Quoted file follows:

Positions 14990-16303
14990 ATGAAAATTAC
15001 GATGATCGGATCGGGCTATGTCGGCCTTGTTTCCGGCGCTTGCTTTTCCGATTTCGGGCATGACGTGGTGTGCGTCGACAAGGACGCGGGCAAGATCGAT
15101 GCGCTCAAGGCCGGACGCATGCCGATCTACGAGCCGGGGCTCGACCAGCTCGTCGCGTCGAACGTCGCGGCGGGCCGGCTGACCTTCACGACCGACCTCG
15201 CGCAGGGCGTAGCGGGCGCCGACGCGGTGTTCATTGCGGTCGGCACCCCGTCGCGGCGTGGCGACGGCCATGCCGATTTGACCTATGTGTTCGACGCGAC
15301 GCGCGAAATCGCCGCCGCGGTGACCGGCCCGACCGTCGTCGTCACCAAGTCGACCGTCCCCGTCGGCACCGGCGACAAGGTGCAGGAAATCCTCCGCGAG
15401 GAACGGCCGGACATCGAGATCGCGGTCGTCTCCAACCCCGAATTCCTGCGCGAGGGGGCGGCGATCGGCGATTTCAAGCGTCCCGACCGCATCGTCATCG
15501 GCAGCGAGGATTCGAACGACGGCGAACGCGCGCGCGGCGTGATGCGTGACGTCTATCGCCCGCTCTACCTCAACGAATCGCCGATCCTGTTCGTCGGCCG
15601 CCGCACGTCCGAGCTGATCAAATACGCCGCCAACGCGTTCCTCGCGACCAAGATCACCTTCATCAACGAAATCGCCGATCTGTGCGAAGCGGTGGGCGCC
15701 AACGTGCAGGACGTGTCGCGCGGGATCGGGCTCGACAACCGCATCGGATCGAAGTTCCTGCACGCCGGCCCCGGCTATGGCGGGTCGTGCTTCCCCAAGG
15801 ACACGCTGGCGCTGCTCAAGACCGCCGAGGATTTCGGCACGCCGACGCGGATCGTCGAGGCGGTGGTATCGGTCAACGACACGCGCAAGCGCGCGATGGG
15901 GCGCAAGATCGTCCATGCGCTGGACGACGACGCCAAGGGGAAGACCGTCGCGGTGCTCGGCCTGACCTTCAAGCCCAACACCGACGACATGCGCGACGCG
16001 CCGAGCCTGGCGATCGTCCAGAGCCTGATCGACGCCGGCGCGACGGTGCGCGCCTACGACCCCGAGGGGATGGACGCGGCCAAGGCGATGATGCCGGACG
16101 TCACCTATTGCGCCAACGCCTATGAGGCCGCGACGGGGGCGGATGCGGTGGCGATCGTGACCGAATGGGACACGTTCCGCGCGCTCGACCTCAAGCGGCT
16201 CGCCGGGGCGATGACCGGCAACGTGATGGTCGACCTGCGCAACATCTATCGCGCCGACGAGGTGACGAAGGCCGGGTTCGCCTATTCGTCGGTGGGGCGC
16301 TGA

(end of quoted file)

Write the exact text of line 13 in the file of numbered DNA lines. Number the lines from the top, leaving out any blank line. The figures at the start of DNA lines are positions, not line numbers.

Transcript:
16001 CCGAGCCTGGCGATCGTCCAGAGCCTGATCGACGCCGGCGCGACGGTGCGCGCCTACGACCCCGAGGGGATGGACGCGGCCAAGGCGATGATGCCGGACG